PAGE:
· Minimal arm exercises for about a year. For a solid year if I did push-ups, any movement that was arm heavy, or had my arms overhead I’d have a little setback. After six months arm movement didn’t cause pain as bad as my initial injury, but I sensed I could easily wind back up at the beginning. I’d get this feel of strain and weakness around my ribs. It was hard to keep myself from doing arm work, but a setback wasn’t worth it. I’m still cautious about arm work to this day, but I seem to be able to do most things. I’m diligent with myself about form and stop when I feel myself cheating or losing stability. I use lighter weights and do less reps than I used to. It’s just not worth it.
· For at least six months, I only did limited spinal flexion (think a rounding forward of the spine as in a crunch or the full roll up). The only time I did this movement was when demonstrating in a class I teach. I did no flexion in my personal routines. Now I can do all that with no problem at all. But remember there were three weeks when I didn’t even demonstrate in class. For three weeks I moved my ribs and little as possible. Basically, I breathed and rolled out of bed each morning.
· I still did what I could do in Pilates. I went to my regular weekly private (sacred time for me). Sometimes I felt lame for how little I could do, but I did it. And I felt better every time I left that class.
· I self-braced for every sneeze and cough. I spent over a year terrified of coughing. And months terrified of sneezing. I don’t remember exactly when that fear went away, but the loss of fear is a sign of improvement.
· Finally, my final fix came in a yoga class. This is the tricky part to my solution. While I think everything I was doing was a part of my resolution, and I do not think this would have helped without everything that came before, I attended a very challenging yoga class. At one point the teacher adjusted my position and I remember thinking I would suffer for the adjustment. I thought it could create a setback. I thought it was too much for me. But when I came out of the pose any lingering pain disappeared. There was immediate relief like my first visit to the chiropractor. I cannot preface enough how much I don’t think this would have helped if I hadn’t done everything I’d done for a year leading up to this moment. And I don’t know how that moment could be recreated for anyone. I think you can heal without it.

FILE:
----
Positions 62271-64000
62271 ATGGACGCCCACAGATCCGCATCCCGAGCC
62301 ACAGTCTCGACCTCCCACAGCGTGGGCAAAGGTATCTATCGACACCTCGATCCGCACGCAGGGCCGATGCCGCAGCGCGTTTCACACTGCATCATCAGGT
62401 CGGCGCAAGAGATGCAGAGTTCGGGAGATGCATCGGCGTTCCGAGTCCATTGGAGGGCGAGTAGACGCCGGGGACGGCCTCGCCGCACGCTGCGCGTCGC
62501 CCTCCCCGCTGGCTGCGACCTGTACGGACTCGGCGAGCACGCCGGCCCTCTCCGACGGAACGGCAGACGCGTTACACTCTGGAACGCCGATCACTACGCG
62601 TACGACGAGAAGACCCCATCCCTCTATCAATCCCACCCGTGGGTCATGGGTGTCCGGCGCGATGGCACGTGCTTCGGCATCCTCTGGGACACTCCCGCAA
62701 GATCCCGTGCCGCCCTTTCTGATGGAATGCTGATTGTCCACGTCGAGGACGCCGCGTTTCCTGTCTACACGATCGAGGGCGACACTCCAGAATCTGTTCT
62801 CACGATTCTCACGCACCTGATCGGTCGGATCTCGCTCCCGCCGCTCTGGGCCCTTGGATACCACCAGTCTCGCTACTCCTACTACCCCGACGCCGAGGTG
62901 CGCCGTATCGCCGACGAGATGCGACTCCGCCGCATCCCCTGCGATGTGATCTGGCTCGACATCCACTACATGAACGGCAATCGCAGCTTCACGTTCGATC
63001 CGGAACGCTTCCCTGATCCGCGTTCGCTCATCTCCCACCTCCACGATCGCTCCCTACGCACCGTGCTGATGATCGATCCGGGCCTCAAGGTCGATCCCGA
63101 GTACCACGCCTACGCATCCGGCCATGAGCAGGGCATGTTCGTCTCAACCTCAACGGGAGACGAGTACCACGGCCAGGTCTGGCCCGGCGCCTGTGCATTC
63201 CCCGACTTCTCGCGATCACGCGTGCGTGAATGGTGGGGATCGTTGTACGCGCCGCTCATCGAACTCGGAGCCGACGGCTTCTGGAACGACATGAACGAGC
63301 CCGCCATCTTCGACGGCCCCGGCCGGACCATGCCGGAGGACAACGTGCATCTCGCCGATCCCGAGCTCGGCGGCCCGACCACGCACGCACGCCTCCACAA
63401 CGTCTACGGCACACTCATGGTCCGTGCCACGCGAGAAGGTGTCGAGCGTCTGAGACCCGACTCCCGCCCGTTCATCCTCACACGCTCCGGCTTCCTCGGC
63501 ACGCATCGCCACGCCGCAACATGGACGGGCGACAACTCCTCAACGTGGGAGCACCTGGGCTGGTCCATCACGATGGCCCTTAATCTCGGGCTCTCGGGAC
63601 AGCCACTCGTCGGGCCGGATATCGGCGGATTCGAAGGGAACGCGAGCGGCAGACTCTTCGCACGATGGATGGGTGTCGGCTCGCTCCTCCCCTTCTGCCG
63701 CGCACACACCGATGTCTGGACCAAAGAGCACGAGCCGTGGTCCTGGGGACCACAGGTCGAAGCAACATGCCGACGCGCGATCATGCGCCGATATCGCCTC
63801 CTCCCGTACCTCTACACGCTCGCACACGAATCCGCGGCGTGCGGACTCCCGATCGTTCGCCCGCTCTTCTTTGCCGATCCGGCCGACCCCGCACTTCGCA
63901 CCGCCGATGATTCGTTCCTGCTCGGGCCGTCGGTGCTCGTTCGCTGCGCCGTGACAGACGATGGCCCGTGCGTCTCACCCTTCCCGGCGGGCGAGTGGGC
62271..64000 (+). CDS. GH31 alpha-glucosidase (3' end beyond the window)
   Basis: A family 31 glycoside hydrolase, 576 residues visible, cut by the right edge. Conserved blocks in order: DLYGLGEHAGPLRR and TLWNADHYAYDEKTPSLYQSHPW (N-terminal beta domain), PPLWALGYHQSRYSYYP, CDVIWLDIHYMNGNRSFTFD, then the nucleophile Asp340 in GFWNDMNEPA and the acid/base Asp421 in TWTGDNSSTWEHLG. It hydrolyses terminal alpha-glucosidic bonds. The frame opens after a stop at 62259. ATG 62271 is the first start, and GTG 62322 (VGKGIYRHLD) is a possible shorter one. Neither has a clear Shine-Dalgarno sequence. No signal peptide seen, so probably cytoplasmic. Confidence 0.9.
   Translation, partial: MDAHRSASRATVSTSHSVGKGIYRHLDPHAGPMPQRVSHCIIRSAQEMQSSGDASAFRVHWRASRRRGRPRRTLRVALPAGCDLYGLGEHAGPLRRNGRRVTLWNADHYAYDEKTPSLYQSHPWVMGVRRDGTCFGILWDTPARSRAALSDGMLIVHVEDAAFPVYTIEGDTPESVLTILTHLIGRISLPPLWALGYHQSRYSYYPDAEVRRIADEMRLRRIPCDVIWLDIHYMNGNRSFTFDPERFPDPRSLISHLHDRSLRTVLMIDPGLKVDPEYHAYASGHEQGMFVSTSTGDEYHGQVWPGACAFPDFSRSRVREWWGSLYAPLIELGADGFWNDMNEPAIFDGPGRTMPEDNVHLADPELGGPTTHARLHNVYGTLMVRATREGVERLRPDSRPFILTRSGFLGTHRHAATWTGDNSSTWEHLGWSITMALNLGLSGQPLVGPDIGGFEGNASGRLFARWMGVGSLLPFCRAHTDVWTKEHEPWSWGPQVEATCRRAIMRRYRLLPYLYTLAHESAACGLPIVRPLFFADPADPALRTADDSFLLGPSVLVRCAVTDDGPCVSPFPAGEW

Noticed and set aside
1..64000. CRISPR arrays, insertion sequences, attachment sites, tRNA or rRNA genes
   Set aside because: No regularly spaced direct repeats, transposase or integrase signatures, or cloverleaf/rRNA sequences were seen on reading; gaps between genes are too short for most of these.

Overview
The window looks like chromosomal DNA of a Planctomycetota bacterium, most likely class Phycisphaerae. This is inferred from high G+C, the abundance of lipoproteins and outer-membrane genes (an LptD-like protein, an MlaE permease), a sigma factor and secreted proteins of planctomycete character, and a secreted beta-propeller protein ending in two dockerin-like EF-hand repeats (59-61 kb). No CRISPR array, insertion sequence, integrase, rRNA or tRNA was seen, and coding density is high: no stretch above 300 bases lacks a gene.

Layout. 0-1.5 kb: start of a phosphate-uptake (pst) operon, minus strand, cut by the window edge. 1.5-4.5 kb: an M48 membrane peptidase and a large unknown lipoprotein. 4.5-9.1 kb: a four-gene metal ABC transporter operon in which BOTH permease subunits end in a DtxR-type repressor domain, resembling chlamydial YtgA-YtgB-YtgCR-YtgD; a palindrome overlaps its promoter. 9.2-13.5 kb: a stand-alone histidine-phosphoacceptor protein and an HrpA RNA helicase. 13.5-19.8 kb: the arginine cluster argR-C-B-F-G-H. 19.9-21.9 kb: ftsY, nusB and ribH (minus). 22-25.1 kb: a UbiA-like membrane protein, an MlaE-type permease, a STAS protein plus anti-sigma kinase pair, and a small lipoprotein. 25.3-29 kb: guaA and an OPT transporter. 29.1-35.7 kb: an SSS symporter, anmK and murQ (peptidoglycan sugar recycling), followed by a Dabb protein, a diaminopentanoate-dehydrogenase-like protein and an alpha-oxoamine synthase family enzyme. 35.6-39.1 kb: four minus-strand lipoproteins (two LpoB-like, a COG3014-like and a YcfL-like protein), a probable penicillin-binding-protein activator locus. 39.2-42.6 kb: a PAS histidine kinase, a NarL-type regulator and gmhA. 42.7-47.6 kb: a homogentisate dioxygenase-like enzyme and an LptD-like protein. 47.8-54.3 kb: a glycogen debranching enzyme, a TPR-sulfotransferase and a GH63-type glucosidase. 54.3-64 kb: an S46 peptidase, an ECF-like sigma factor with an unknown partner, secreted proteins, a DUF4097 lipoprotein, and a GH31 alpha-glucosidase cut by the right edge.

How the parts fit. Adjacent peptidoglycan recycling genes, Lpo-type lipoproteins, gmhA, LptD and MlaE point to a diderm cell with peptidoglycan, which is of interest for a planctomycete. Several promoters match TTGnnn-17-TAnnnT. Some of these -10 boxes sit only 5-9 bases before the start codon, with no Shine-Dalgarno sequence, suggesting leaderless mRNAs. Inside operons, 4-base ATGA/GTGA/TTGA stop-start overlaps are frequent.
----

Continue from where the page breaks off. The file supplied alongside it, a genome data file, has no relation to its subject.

My doctor only suggested rest. And that didn’t leave me much to work with. Since I work in movement stillness simply wasn’t always an option. Besides, if you are breathing you can’t really rest your ribs. I really benefited from a variety of practitioners. Massage is key. Ice is key. Figuring out what seems to aggravate you is key. And stop whatever that is for a while. Cartilage can take a long time to heal, but in my experience it can improve.
Here is the first post about Costo and how I got it.
Want more TMI about me? Read my blog about SIBO (small intestinal bacterial overgrowth).
Quirks when sharing a hotel room with family and friends.